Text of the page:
Her soy sensitivity is severe enough that if I ingest soy lecithin or other "non-allergenic" soy derivatives, the amount in the breastmilk will cause a reaction. Corn derivatives like citric acid are a problem for her, also. She has had likely reactions to bread made with yeast grown on corn sugar, and confirmed reactions to goat milk yogurt made from goats that had consumed corn. A couple of weeks ago, she had an allergic reaction at church after touching the floor and then her mouth--there were probably cookie or bread crumbs on the floor.

As her mother, I've spent many hours researching allergies (particularly corn and soy allergies) and contacting manufacturers to find out which foods are safe for our family. I've been glad to use the writing, research, and speaking skills I learned in college and in other life experiences to my family's benefit in learning to deal with allergies.

It's been a lot of work figuring out how to shop and eat, but we're beginning to adjust to the lifestyle change. We've even managed to find a babysitter who has family members with corn and milk allergies, so understands the logistics of dealing with an allergic child.

Best of all, the first day we finally managed to be completely corn-free, Baby E slept through the night. Since then she's been a much happier and easier baby as long as she's not accidentally exposed to an allergen.

It took three weeks of intensive research and trying to avoid corn before we finally pinpointed most of the ingredients such as xanthan gum that were contaminating even products labeled as corn-free. It wasn't until we cut out all corn derivatives (including the supposedly non-allergenic processed ones) that we saw an improvement.

Interestingly enough, as we've adjusted the household's eating habits for Baby E's sake, the whole family has begun feeling better. With a diet excluding nearly all processed, bleached and refined foods, we're all seeing an improvement in our health.

It's a lot of work living allergen-free. Of all the allergens we've dealt with, corn is the most difficult to avoid--especially because of all the hidden and undeclared sources in food. We still end up with reactions occasionally from some food we thought was safe, or from cross-contamination. But most of the time Baby E feels great now.

It's hard, but the results are worth it.


Anonymous Anonymous said...

That was a nice summary - it really showed me how much harder your life is dealing with allergies! A friend just said she would never wish allergies on anyone b/c she has similar conditions.

I was not exposed to that growing up... and have taken my health for granted. I was also raised on goats milk so I'm looking forward to getting that started again since I've heard it is better for health (we're buying a house in the mountains!). God bless you as you carry this cross!! Someday, we will probably know the easier way to allergy-free living.

Love, Colleen

1:47 PM  
Blogger Heather said...

Wow PK... You are an awesome mom like I thought!!!!!!! To do all that for you and your family and specially Baby E and you never gave up... LOVELY!! That is awesome!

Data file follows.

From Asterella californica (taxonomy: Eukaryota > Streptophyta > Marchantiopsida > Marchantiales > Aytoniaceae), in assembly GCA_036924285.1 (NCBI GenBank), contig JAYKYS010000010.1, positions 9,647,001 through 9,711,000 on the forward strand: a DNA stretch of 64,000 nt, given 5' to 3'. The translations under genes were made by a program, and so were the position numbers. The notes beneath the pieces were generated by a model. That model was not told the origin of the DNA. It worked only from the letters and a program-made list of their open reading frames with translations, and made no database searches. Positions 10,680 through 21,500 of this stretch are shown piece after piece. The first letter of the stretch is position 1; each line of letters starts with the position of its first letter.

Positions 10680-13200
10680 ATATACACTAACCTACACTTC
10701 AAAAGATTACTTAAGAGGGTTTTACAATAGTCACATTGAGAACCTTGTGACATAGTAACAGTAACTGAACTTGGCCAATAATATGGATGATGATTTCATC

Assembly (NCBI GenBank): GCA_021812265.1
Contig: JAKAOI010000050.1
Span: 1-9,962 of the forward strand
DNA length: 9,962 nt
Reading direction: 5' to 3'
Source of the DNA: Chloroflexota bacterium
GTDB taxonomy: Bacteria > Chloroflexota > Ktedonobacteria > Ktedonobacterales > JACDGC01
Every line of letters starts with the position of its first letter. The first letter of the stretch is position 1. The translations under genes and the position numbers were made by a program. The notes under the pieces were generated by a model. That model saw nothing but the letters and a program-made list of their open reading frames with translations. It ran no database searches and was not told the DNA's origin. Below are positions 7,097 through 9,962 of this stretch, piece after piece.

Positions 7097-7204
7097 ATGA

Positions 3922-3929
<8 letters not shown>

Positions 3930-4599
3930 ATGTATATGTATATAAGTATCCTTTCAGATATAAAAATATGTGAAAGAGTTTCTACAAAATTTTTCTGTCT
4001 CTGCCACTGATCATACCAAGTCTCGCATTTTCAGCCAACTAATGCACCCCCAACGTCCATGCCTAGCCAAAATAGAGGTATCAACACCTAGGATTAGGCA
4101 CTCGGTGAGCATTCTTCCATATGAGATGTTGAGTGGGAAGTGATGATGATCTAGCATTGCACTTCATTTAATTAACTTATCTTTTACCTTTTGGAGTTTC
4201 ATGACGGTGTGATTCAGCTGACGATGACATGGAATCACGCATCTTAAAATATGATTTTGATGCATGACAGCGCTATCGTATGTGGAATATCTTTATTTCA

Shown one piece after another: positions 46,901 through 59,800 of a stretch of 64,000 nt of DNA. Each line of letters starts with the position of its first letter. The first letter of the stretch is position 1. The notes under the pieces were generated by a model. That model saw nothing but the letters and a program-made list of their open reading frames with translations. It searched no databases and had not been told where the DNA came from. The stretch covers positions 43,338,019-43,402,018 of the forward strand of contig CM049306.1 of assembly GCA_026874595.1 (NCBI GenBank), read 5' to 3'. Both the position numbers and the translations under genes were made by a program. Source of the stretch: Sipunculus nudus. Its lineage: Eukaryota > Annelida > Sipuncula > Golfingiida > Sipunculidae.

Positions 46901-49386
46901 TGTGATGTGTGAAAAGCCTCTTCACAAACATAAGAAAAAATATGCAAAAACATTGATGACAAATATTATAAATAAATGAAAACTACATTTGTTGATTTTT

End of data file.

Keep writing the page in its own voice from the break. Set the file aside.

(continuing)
2:49 PM  
Blogger purple_kangaroo said...

Thanks, Colleen and Heather. I keep having people tell me they could never deal with a child having these types of issues, but it's not like I have a choice, LOL.

As Corrie Ten Boom says, God doesn't give you the ticket until you need to get on the train.

4:59 PM  
Anonymous Anonymous said...

Thanks for confirming what I already believed to be true about myself.

I've been struggling with stomache and skin problems my whole life (27 years) and was misdiagnosed with Chrone's Disease, IBS, and such....I have probably had every test done in the book including the one for Celiac Sprue. However, things got much worse in the last year after I gave birth to my first child and quit nursing. As if in that very instant, my stomache instantly blew up like a balloon and I was stuck wondering how many more doctors I could stand seeing. So I began researching and came accross celiac sprue again...and thought, I would give the diet an honest chance just to make sure. Within a matter of days, I had part of my answer. I definetly felt better when I was off wheat, but like you said it is all those other things that have additives in that started bothering me and now I'm still searching for everything that I need to eliminate.

On top of that, I have had terrible skin conditions, especially on my hands that have only gotten worse in the last several years. I did have an allergy test done years ago where corn did show up, but i didn't pay much attention to it...until now. It's almost like my hands are more sensitive since I don't have the gluten in my system. And without eating gluten, I eat everything with Corn! So, for the last few days, I've managed to eat only the basics. Meat, potato, beans. My hands have almost cleared up. Then to put my theory to the test, I had a corn tortilla tonight, and it was only a couple hours later, my skin started itching and bothering me again.

Now I'm stuck looking for recipes and hope someone out there has some to share. Thanks and it is nice to know that there are others.

8:59 PM  
Blogger purple_kangaroo said...

Anonymous, if you e-mail me at the link in my profile I'll e-mail you a list of resources for corn allergy. Lots of resources are linked from the corn avoiders information blog--including several blogs with allergen-free recipes.

My own recipe blog can be found here: Restricted Gourmet.

11:02 PM